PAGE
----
(888) 349-0605 M-F: 10-7 EST


Showy spikes and beautiful blooms make growing delphinium worth the challenge.

DelphiniumsNative to England, home flower gardeners are growing delphinium — also known as larkspur — for their beautiful feathery leaves and tall spires of blossoms that bloom all summer long. Available in almost every color, they add grace to borders and are spectacular when planted along a stone wall or garden fence.

Delphiniums (Delphinium elatum) can be difficult to grow even under the best of conditions. However, both tall and short varieties have long been a favorite in cottage-type gardens, mixed perennial beds and floral bouquets. Impressive plants with showy single or double flowers stand up to 6 feet tall. This short-lived perennial prefers partial shade and always draws oohs and aahs from the neighbors. Plants are toxic to humans and livestock, but attractive to hummingbirds.

Promotes big blossoms! Liquid Budswel is derived from a special blend of bat and seabird guanos, earthworm castings and seaweed extract. Use as needed for beautiful flowers. Will NOT burn plants.

Quick Guide: Planting, Growing & Caring for Delphiniums

  1. Delicate blue, pink, white or purple flowers will be a highlight of your garden
  2. Need rich soil and full sun to part shade; prefer cooler climates
  3. Plant from nursery stock or division; sowing seed requires some attention
  4. Provide consistent water and support for tall varieties
  5. Expect blooms in midsummer

Sunlight: Full sun to partial shade
Maturity: 85-125 days from seed to flower
Height: 2 to 6 feet
Spacing: 12 to 36 inches apart in all directions

Site Preparation

These “needy” plants do best in sunny locations with rich, well-drained soil. Prior to planting, work a couple shovelful of organic compost and a dry fertilizer into the soil. This helps condition the soil, which improves drainage and will keep roots cool (watch our video 6 Tips for Growing Great Flowers).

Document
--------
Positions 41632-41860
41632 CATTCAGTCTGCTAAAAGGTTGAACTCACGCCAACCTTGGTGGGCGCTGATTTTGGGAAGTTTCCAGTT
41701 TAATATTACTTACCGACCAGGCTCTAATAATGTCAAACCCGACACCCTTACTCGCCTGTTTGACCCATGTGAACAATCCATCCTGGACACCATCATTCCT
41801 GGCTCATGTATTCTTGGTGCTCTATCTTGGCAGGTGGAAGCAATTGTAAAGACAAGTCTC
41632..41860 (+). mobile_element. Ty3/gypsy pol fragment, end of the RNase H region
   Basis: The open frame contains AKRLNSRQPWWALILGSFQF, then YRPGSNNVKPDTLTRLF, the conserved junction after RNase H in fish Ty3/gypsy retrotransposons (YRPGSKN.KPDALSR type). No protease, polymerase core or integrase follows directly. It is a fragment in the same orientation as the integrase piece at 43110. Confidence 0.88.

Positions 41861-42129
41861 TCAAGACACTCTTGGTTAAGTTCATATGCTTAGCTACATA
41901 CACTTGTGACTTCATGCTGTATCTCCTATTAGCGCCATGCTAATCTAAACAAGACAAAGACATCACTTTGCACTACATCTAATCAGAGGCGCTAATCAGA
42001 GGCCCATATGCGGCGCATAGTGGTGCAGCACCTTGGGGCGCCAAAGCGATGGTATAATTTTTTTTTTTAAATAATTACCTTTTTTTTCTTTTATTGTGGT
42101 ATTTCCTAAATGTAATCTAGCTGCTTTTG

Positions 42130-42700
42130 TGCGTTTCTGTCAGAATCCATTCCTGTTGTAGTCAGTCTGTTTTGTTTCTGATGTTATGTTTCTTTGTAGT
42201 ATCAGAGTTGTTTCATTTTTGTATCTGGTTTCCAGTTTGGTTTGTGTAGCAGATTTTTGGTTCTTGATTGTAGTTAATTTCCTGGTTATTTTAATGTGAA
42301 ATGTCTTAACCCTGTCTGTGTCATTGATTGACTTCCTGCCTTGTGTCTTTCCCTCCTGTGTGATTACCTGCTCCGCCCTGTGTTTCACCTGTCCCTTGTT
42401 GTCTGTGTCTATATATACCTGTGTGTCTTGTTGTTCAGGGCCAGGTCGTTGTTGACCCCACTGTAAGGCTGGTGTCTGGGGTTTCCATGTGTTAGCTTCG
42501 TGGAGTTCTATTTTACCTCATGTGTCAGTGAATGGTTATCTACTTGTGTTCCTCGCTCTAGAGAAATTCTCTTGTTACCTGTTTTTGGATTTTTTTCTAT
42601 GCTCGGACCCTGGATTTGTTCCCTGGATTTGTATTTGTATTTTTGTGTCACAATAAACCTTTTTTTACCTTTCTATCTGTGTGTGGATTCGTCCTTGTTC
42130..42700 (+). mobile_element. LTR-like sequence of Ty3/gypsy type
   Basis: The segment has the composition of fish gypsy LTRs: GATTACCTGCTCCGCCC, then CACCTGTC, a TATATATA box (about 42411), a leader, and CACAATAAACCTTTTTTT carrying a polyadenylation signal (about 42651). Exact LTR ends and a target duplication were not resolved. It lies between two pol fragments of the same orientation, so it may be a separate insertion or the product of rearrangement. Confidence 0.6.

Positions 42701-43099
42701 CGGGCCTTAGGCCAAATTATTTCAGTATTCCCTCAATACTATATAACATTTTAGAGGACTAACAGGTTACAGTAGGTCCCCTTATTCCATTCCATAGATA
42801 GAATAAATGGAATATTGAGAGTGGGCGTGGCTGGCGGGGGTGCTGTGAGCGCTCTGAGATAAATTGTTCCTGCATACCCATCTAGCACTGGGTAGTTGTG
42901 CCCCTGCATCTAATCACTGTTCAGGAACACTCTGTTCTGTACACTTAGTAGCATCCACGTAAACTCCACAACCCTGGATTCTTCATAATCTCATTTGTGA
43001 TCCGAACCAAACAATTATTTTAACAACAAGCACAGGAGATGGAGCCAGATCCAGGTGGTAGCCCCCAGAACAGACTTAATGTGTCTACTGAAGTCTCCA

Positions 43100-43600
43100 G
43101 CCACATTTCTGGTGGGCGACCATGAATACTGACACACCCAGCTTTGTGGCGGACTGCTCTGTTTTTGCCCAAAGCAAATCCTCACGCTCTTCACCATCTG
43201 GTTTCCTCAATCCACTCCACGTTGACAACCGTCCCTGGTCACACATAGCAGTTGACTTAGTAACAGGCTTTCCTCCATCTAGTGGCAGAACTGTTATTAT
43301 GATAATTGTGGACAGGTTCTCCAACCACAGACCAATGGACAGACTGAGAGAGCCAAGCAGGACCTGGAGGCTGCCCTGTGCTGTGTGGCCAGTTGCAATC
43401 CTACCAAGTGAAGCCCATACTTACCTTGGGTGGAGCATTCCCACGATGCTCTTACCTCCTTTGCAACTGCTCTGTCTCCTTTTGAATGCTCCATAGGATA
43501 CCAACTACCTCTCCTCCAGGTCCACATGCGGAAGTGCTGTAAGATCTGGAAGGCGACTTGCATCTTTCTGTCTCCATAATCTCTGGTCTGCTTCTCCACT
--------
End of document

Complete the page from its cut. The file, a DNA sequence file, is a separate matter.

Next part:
Delphiniums are one the first perennials to show new growth in the spring and can tolerate some frost. Large varieties will require support and protection from the wind. Plants do not like hot weather and dry conditions.

How to Plant

May be propagated from divisions or from seed. If planting from seed, sow outdoors two weeks before the last frost, just beneath the soil surface (see Sowing Seeds Directly In the Garden). Seeds will germinate in 14-21 days.

Tip: Chill delphinium seed for a 1-week period prior to planting to improve germination by putting them in the refrigerator. Read our article How to Stratify Seeds and Improve Germination here.

If propagating by division, separate clumps every 2-4 years in early spring. Delphinium will benefit from the cool, wet weather and be well established before the heat of the summer kicks in.

Water well throughout the gardening season and feed with a liquid flower fertilizer to keep plants strong and productive. Pinch off the faded blossoms to extend the flowering season. Mulch to prevent weeds, conserve moisture and improve aesthetics.

Most perennial flowers benefit from division as they get older and begin to lose vigor, plus you get more plants to spread around the garden or share with friends.

Insect & Disease Problems

Slugs and aphids will occasionally attack delphinium. Watch closely and apply diatomaceous earth or other OMRI listed pesticide if aphids are found.

Large irregular holes in foliage and partially eaten seedlings are signs of slug damage. Scatter Sluggo®, an organic iron phosphate bait, around plants to kill slugs and snails without harming people, pets or wildlife.

The leaves and stems of plants are also susceptible to attack by powdery mildew, rust and gray mold. To reduce common plant diseases found on delphinium:

  • Avoid overhead watering whenever possible (use soaker hoses or drip irrigation)
  • Properly space plants to improve air circulation
  • Apply copper and sulfur sprays to prevent further infection

Seed Saving Instructions

Not available

Recommended Products